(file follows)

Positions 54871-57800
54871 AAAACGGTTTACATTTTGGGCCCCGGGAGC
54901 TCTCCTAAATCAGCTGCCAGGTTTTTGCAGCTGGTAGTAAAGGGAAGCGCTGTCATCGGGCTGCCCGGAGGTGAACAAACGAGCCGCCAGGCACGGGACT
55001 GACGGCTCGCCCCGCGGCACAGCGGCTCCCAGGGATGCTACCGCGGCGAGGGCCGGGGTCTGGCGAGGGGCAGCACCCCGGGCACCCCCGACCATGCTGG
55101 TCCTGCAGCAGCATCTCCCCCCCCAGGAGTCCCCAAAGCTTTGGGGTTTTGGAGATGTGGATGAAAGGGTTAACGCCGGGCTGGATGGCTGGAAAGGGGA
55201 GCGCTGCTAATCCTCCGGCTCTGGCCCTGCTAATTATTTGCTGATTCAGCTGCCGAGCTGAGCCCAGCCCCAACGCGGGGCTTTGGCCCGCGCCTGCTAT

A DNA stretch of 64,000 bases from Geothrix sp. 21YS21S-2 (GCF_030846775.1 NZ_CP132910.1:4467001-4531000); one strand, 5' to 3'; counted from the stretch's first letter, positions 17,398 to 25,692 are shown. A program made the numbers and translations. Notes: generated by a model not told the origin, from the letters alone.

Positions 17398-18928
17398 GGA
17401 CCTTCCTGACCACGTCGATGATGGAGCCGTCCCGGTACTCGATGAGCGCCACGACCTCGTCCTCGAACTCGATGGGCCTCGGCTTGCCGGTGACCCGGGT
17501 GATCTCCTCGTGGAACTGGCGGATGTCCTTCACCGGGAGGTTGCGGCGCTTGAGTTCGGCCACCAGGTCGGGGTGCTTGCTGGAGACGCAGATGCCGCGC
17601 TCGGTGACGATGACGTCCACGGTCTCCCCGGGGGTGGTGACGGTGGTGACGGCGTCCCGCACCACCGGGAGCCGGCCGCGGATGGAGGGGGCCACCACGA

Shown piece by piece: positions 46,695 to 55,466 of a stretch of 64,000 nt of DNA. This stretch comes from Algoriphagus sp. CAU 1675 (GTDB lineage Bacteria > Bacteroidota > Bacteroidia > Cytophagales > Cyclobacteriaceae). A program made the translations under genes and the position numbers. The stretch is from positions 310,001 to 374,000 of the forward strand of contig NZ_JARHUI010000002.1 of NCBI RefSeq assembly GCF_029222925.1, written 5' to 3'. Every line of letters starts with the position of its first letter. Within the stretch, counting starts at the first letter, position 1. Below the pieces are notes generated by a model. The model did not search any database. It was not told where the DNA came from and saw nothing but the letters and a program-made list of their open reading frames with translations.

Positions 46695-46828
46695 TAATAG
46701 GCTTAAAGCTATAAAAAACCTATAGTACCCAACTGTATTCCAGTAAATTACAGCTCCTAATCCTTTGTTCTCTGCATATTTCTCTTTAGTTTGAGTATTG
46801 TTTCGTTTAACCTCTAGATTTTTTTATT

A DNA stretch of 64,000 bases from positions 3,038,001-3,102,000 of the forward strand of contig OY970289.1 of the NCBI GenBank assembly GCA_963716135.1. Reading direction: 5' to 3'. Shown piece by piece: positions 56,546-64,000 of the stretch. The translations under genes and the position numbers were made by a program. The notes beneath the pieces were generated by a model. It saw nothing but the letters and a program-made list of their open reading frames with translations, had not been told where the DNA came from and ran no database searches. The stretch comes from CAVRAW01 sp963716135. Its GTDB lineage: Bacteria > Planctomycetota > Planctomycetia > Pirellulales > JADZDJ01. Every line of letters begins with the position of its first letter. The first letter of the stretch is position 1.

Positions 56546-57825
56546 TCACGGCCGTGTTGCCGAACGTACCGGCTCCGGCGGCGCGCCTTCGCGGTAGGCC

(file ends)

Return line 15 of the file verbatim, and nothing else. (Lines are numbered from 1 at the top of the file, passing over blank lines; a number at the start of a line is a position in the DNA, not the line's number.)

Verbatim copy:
46695 TAATAG